Daily Thoughts

Don’t f**k up feedback: Praise in public, criticise in private

Have you ever been in a room where someone’s manager criticises them in front of others?

The shocked looks, the blank stares and winces across the faces of those people are there for us all to see and you can feel the tension level just spike into overload.

Perhaps, you have been on the end of this scenario and received criticism from your manager in a public setting.

It hurts right? It’s also awkward and in many ways, it’s downright disrespectful.

If your “manager” ever criticises you in public, they are a weak leader and most likely very unthoughtful and caring in their approach to others too.

For me, delivering feedback no matter your level in a business is an essential skill that we all need.

As a leader, you need to be skilled in the art of delivering and receiving feedback.

It’s not something that one can fully master to expert level, yet, it’s a skill that we’ll keep developing throughout our lifetime.

Throughout my career in people development teams, I’ve seen some fantastic examples of feedback delivered in the right way but I’ve also seen far too many screw-ups that have resulted in terrible consequences.

Consequences are an important factor to consider in any feedback conversation.

If you screw up giving feedback to someone or perhaps not giving feedback to someone when they need it, then a whole number of consequences will emerge.

Let’s take the public criticism scenario as an example of how poor delivery leads to consequence.

If your manager or any leader in a business were to criticise you in a public setting with all your peers around you, how would that make you feel? Probably a whole range of emotions – anger, frustration, confusion, disappointment and pissed off.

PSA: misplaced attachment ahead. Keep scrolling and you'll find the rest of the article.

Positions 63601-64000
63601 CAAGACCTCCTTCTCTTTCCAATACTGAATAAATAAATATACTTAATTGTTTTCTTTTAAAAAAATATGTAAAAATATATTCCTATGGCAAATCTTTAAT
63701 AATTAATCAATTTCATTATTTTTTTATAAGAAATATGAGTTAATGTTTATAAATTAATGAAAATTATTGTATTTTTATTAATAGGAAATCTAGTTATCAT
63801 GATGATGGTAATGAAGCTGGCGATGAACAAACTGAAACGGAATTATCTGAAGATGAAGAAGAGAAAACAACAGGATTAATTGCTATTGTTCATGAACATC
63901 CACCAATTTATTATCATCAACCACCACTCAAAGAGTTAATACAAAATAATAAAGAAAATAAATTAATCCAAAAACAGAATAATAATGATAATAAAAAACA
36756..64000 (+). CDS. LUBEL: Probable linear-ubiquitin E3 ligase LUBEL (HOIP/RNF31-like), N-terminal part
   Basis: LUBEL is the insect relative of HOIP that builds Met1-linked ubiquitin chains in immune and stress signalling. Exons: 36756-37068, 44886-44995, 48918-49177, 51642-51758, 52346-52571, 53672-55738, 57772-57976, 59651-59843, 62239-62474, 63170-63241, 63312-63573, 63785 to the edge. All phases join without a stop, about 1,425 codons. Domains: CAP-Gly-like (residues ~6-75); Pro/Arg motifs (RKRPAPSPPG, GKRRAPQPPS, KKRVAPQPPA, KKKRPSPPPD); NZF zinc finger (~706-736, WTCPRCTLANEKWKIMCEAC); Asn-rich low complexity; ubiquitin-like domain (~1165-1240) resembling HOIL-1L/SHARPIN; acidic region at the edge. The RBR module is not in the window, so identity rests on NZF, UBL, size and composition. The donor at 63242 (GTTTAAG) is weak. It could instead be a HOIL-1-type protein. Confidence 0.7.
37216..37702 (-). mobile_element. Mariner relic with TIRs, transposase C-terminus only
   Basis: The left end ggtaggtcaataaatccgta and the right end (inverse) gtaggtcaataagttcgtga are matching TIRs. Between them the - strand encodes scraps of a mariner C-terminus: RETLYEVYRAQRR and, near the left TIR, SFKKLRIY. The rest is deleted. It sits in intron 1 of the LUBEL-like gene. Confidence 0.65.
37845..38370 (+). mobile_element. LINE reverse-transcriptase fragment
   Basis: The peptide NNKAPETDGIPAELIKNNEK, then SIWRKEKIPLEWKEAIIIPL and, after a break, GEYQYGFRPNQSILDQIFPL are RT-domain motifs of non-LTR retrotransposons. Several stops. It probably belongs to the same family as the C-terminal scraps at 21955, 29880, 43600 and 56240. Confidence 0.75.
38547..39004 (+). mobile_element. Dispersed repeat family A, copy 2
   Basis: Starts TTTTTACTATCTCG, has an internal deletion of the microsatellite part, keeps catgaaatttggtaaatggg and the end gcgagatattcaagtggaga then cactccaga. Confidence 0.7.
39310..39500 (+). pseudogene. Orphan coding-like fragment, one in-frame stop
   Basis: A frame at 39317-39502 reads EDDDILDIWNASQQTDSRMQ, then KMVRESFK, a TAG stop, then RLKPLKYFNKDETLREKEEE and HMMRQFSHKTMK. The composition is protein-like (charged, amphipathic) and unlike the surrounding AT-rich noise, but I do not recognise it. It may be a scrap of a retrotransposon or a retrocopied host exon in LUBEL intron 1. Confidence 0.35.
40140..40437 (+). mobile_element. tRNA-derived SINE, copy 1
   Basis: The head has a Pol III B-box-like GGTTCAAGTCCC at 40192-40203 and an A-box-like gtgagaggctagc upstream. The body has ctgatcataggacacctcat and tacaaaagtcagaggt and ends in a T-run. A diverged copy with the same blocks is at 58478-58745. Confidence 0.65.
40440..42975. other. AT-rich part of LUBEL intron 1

Now think about your relationship with the person who decided to criticise you in public. 

I mean, it doesn’t take a rocket scientist to figure out it’s not going to be great. 

Our brains are very good at connecting emotions to a traumatic event and this one would be no different. Your perception, respect and want to engage with this person will change forever.

And the most damaging part is… it may never be repaired.

Quite frankly, if someone treated you that way in public, would you ever want to deal with them again? Probably not.

So, we know that an event such as this would easily break the emotional contract between a team member and their manager. 

Plus, for the manager, they also show behaviour which could alarm other team members and peers too. No one wants to work with someone who will so openly criticise others with no thought.

Thankfully, there is a far better way to deliver feedback and it’s pretty simple to remember too.

How to give feedback cheatsheet

Praise in public, criticise in private.

This approach is highly recommended as part of the HIP feedback framework from the team at Radical Candor which is made up of former people development consultants at Google.

Now praise in public and criticise in private sounds pretty damn simple, and it is. There’s no complicated framework here, just common sense. 

People like to be praised, it’s good for morale, good for wellbeing and doing it in public allows everyone to celebrate others’ efforts. 

Yet, criticism is tough for anyone to take, no matter who they are, this is why having a conversation in private and choosing your words carefully is of utmost importance.

You can praise people in private too but it’s almost always more impactful in public. 

Whereas, criticism in public is just a big no-no and one of the biggest sins a leader can make.

All this will result in poor relationships, disconnection, and distrust and you will make it extremely difficult for a person to acknowledge an error and learn from it.

We want to develop adult-to-adult relationships, not parent-child ones. 

Embarrassing and demotivating your employees is not some secret feedback hack that is going to create a high-performing team.

So, next time you have feedback to share, take a few mins and think about how you should deliver this. 

What’s the best approach? 

Find the right setting and be clear on what you’re sharing with them. 

Before you go… 👋

If you like my writing and think “Hey, I’d like to hear more of what this guy has to say” then you’re in luck.

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